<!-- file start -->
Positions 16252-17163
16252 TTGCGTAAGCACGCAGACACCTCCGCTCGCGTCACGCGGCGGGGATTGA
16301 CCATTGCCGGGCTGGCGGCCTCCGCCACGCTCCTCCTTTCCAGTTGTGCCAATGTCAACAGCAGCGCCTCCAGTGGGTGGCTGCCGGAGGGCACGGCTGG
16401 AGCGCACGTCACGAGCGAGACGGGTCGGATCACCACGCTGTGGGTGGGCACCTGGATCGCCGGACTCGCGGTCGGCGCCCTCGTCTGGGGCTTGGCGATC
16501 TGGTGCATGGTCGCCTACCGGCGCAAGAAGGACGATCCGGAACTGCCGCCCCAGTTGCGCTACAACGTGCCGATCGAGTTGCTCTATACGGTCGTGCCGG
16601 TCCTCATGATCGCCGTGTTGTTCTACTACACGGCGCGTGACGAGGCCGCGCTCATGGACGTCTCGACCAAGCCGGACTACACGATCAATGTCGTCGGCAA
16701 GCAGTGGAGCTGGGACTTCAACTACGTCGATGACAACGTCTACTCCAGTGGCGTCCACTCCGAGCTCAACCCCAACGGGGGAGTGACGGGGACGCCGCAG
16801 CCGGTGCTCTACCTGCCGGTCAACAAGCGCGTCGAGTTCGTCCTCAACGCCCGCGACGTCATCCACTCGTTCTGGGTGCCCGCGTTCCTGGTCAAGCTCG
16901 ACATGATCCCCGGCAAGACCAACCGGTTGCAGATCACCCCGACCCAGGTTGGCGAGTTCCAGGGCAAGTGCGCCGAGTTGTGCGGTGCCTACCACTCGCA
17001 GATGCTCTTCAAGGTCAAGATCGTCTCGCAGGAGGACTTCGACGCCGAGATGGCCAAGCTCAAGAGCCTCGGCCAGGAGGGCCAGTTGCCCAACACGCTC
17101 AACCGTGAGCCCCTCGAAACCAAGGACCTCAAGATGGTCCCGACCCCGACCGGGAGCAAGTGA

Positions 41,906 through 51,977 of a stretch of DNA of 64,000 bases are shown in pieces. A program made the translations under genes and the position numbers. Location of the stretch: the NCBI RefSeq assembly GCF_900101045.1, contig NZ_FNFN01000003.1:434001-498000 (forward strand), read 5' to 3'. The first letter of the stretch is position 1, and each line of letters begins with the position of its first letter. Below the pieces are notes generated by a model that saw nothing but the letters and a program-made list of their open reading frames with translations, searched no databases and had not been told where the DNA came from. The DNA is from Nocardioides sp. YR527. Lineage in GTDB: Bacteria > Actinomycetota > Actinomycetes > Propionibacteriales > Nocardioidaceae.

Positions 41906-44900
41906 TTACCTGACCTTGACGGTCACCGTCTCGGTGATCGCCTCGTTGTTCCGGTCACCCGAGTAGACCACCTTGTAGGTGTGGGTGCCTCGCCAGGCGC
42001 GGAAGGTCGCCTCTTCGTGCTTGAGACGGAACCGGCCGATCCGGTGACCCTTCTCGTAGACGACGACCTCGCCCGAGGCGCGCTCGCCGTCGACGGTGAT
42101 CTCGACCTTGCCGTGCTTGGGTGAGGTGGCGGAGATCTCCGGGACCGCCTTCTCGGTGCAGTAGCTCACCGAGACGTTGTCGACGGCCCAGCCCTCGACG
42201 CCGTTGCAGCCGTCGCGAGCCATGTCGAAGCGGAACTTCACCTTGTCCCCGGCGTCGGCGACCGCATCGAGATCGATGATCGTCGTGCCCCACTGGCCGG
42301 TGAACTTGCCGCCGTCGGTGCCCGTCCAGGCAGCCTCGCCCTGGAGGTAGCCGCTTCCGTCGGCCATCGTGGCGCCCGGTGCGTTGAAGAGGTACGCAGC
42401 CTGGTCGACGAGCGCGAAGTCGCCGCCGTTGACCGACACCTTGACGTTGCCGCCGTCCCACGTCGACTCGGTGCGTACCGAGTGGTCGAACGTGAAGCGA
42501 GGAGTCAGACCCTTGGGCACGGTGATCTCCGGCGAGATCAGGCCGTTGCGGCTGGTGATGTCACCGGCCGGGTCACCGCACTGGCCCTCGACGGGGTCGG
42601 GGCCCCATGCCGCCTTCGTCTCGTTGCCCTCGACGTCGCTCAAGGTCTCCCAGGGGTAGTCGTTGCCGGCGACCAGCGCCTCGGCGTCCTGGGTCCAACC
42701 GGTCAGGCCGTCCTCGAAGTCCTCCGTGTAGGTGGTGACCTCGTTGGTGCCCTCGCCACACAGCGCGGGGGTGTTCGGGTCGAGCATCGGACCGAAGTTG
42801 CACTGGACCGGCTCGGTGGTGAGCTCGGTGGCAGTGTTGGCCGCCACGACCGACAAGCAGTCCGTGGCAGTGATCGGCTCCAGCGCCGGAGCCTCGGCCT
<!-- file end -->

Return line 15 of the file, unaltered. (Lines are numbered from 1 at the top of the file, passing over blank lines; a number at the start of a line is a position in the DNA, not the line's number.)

42001 GGAAGGTCGCCTCTTCGTGCTTGAGACGGAACCGGCCGATCCGGTGACCCTTCTCGTAGACGACGACCTCGCCCGAGGCGCGCTCGCCGTCGACGGTGAT